Food Culture in Nepal
Nepal does not have its own cooking style. But "the food" in Nepal can be described as a kind of enjoyment. In addition to authentic Nepali food, you can also eat dishes from India, China, Japan, Italy, France, and other countries. The high standards of food will satisfy travelers from all over the world. Before you travel to Nepal, you'd better learn something about the local food culture in Nepal, so that you can enjoy the Nepali cuisines better.
Features of Nepali Food
In fact, Nepal has not developed its own cooking style. However, the exquisite and aromatic Newari cuisine is excluded; it is only available for private celebrations. Nepali cuisine is just a change to local Indian cuisine, which also includes some diets that have been changed by Tibet in China.
- Nepalese food pays attention to affordable meals, and their dishes are fragrant and crispy.
- Nepalese food is generally not very salty, but sour, spicy or sweet.
- The staple food is mostly rice and sometimes pasta. However, the staple food of people in mountain areas is mainly corn, millet, and buckwheat.
- The Nepalese like to eat lamb, chicken, duck, fish, etc. Vegetables such as tomatoes, onions, peppers, potatoes, fresh bamboo sprouts, cauliflower, sweet potatoes are commonly eaten in Nepal. And they prefer to use spices such as chili powder, pepper, salt, vinegar, sugar, etc.
- The dishes made by cooking methods such as roasting, grilling, or vaping are very popular.
Eating Habits in Nepal
The Nepalese are usually used to have two meals a day.
Many Nepalese eat only two meals a day, breakfast at nine or ten in the morning, dinner at seven or eight in the evening, and snacks in the afternoon. Breakfast mainly consists of milk tea and cookies. Dinner is a formal meal that is generally more important.
The Nepalese are used to grab rice with their hands.
The Nepalese tradition of eating is to grab it directly with your hands instead of using cutlery such as knives and forks. If some dishes can only be eaten by hand, you will need to use your right hand. The left hand is considered not clean.
Best Dishes in Nepal
Dal Bhat is a simple, inexpensive everyday dish of South Asian cuisine. It mainly consists of lentil soup (dal), rice (bhat) and seasonal vegetables. There are also some sauces: hot chutneys or South Asian pickles. Dal Bhat is widespread in all countries of South Asia and especially in Nepal.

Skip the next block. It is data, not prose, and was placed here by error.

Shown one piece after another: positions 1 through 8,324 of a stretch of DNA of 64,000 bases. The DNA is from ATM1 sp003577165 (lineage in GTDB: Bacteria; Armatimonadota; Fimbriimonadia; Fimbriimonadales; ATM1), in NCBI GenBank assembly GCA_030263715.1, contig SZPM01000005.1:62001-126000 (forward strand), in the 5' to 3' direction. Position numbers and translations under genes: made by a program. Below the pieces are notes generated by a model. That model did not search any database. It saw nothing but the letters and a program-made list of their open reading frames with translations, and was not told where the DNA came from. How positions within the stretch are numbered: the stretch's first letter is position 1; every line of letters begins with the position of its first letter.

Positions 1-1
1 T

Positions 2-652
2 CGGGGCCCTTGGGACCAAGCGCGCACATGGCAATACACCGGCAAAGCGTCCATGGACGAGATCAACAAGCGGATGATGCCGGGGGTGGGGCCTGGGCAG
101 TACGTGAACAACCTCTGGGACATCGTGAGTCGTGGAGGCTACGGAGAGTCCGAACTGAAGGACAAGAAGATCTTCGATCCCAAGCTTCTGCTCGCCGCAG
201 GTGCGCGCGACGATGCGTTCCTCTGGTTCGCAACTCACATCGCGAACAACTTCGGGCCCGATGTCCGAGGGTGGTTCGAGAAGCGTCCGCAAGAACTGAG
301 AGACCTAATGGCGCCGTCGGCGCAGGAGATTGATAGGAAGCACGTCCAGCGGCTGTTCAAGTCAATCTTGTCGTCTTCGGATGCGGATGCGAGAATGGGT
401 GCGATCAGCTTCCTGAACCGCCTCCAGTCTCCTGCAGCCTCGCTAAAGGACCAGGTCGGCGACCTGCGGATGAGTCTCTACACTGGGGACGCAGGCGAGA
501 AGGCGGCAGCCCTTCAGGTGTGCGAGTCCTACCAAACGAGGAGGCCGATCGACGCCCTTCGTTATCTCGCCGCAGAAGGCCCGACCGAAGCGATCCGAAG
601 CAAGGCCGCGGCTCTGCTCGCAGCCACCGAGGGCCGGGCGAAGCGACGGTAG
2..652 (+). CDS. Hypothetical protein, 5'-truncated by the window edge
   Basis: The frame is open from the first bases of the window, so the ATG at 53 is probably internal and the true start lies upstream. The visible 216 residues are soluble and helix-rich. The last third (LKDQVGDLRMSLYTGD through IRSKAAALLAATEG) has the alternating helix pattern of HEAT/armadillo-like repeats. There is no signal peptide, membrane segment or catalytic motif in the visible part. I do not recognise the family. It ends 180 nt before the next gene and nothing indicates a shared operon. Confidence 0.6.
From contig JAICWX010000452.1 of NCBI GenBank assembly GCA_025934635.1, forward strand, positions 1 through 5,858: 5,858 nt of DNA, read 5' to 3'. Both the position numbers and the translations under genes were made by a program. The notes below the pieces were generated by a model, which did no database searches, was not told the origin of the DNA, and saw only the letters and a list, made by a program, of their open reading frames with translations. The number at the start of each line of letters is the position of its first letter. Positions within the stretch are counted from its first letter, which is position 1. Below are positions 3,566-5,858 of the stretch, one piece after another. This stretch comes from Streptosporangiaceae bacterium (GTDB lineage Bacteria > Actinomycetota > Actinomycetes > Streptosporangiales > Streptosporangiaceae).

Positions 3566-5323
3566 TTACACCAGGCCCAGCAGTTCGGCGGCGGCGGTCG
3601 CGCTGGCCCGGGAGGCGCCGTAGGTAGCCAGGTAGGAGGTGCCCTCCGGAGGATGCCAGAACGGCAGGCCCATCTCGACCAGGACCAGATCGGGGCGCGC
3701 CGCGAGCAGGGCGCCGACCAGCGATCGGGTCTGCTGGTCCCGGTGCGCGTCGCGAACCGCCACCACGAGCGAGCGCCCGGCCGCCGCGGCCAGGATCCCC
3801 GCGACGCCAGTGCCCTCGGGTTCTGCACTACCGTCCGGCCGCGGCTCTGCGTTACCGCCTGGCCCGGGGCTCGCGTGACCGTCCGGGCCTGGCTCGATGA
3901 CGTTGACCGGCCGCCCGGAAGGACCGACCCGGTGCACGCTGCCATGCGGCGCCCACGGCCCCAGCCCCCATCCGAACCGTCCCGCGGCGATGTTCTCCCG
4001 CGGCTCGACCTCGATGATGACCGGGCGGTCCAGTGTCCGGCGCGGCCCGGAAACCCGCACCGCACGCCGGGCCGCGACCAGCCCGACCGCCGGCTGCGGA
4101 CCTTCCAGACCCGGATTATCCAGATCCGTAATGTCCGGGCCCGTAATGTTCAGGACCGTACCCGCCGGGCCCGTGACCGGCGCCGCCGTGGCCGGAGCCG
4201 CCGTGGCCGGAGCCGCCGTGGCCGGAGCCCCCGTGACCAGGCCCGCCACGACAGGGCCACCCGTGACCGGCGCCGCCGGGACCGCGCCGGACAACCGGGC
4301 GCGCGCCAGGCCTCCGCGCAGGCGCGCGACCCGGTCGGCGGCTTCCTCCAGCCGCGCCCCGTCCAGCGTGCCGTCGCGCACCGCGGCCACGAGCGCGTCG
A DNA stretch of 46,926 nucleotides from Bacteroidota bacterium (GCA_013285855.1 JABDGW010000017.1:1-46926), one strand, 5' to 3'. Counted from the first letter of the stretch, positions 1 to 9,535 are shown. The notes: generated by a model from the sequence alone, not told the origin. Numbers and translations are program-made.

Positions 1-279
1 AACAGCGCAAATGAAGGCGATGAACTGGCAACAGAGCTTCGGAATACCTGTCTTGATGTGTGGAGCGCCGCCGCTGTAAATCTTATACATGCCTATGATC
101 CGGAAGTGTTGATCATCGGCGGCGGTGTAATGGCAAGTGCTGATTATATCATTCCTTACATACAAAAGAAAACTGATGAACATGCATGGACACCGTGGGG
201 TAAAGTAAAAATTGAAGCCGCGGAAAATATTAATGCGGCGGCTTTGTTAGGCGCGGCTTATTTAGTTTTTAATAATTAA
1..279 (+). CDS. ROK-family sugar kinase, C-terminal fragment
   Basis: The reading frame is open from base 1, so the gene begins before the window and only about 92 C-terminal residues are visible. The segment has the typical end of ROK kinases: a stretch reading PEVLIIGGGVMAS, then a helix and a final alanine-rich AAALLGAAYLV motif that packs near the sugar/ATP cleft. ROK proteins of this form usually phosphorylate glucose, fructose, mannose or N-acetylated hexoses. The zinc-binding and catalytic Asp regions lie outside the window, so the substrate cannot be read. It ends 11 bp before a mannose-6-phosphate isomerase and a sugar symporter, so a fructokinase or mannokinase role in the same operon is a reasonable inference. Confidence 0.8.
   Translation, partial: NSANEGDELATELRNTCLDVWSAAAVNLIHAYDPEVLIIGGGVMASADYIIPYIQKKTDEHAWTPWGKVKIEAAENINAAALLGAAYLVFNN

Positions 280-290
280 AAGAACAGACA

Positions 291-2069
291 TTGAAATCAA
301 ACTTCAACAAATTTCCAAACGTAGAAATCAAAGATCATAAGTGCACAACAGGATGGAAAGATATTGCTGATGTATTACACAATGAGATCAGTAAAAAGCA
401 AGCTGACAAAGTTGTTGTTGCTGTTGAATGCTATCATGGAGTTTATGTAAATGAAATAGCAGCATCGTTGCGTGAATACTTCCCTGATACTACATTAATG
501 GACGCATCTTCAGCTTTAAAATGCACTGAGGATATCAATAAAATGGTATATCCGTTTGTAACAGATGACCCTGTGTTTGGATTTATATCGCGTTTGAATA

Yomari has a strange shape, a bit like a little pufferfish. It consists of rice noodles, containing Nepalese sweets such as chak and zucchini or brown sugar. It's a bit like winter solstice dumplings, some of which contain lentils with five spices. Every family prepares this delicacy every year during the Yomari Punhi Festival in December.
Momo is a famous food in Nepal. Although it is said that this dish comes from Tibet, the improvement of the Nepalese has made this dish a unique local taste that matches the taste of the Nepalese. Momo is usually steamed, and it is usually vegetarian and meaty. The most common vegetable momo or chicken momo.
Dhido is a traditional Nepalese food that is widely used in the hills and mountains of Nepal, where rice and wheat are poor. Dhido is similar to polenta and is made by mixing boiled corn and buckwheat flour. It is often eaten with local vegetable curry, cucumber, or gundruk soup (fermented green leafy vegetables). Although Dhido is a low origin food, it is the second most popular dish in the country after Dal Bhat, and now we can find it in many restaurants in Nepal.
Things to Know When Eating in Nepal
1. The sanitary conditions in some parts of Nepal are not ideal, so it's better to eat less at street stalls. The restaurants in tourist areas put more emphasis on hygiene. You can also choose larger restaurants.
2. Remember to drink less boiled water provided by local restaurants. Dysentery is very common in Nepal. We recommend that travelers best drink the unopened mineral water, soft drinks or beer. In short, you should be careful when eating.
3. Many restaurants charge a 10% service charge and a 2% tax. You don't have to tip.
4. Fruit from the low valley is everywhere in Kathmandu. The price is very low for tourists, but don't forget to wash it before eating to avoid dysentery.